13. What does this mean for planning efforts? • Hospital should be aware of the exception for transfers in accordance with “community response plans” • States, in collaboration with hospitals, should review current pandemic flu response plans to include appropriate amendments in light of statutory exception and Section 1135 Waiver • Hospitals should • Modify their EMTALA diversion policies to recognize and document capabilities and capacity • Develop policies regarding scope and protocol for providing MSEs to patients seeking prescription refills • Adopt special disaster QMP designations • Develop policies and procedures for the transfer of patients when hospital is unable to provide stabilization • Develop policies and procedures reflecting the “community response plan”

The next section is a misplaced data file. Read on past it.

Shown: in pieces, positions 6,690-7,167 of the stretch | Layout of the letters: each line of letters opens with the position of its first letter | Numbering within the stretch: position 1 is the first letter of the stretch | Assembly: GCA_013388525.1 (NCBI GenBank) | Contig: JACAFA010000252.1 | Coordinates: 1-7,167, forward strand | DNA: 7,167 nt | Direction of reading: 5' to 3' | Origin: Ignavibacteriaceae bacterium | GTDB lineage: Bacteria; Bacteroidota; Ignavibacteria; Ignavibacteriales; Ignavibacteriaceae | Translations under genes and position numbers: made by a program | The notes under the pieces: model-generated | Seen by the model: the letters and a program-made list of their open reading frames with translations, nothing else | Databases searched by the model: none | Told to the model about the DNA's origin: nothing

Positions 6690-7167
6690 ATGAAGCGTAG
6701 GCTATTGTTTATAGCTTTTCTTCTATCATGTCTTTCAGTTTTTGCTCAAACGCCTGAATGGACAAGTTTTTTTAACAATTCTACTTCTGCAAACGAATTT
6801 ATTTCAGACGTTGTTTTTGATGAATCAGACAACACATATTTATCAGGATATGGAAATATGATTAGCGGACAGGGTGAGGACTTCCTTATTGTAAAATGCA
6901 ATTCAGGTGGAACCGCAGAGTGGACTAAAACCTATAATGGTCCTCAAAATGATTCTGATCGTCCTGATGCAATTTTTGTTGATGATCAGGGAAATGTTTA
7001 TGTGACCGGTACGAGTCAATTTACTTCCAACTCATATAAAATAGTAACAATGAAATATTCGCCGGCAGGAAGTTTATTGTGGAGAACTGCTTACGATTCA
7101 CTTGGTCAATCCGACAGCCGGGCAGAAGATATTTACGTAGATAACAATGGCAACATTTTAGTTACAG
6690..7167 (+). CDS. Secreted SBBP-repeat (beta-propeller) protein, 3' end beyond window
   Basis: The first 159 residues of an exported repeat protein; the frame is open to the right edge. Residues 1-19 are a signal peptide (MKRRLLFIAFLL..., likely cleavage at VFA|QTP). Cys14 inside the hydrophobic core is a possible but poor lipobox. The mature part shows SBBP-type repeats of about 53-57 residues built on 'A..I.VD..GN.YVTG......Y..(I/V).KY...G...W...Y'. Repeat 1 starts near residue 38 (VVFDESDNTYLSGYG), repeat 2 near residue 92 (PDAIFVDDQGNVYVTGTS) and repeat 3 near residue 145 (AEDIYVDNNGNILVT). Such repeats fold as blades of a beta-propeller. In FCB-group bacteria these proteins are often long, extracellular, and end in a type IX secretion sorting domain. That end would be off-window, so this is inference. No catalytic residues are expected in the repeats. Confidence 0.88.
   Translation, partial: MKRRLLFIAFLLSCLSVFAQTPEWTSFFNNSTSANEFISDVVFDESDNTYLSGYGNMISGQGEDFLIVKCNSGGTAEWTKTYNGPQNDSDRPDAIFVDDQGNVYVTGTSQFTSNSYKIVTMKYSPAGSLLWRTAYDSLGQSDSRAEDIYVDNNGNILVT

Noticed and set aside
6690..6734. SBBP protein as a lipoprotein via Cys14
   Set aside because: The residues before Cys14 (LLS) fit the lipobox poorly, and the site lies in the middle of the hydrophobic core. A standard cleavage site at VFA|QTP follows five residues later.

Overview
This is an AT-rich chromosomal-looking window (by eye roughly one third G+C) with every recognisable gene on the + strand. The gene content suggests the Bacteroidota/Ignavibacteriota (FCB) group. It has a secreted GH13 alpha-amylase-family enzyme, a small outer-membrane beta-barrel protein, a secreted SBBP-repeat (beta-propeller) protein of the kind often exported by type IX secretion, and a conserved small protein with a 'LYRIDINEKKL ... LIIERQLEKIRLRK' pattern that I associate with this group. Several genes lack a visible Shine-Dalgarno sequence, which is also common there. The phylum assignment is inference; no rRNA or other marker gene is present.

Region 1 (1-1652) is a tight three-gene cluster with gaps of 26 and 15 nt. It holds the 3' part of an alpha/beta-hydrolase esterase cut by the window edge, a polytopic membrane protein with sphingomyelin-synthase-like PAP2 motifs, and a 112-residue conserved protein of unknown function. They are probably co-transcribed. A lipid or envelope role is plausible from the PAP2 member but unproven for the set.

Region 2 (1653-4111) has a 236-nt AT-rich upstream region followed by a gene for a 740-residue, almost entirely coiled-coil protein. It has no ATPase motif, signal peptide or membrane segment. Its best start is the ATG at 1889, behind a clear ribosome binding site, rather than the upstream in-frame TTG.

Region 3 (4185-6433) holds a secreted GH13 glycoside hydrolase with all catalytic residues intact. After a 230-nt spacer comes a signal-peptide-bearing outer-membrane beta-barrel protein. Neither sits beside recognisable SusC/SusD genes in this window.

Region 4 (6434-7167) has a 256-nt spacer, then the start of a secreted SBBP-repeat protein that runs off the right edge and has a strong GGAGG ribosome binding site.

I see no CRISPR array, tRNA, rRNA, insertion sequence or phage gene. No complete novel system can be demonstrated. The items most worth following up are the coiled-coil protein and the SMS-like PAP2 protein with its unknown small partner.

14. HIPAA

  15. The truth about HIPAA… The Office of Civil Rights has created a definitive planning tool that will help me determine whether I can share information during a disaster. Fiction

  16. FACT OCR HIPAA Emergency Planning Tool

  17. The truth about HIPAA… Fiction I do not need to worry about HIPAA in my planning because it will be waived during an emergency. Following Hurricane Katrina, Secretary of DHHS issued a 72-hour waiver of sanctions and penalties for noncompliance with the following HIPAA requirements for hospitals engaged in hurricane relief efforts: • To obtain a patient’s agreement in order to speak with family members or friends or to honor a patient’s request to opt out of the facility directory; • To distribute a notice of privacy practices; • To provide patients with an opportunity to request privacy restrictions or confidential communications. FACT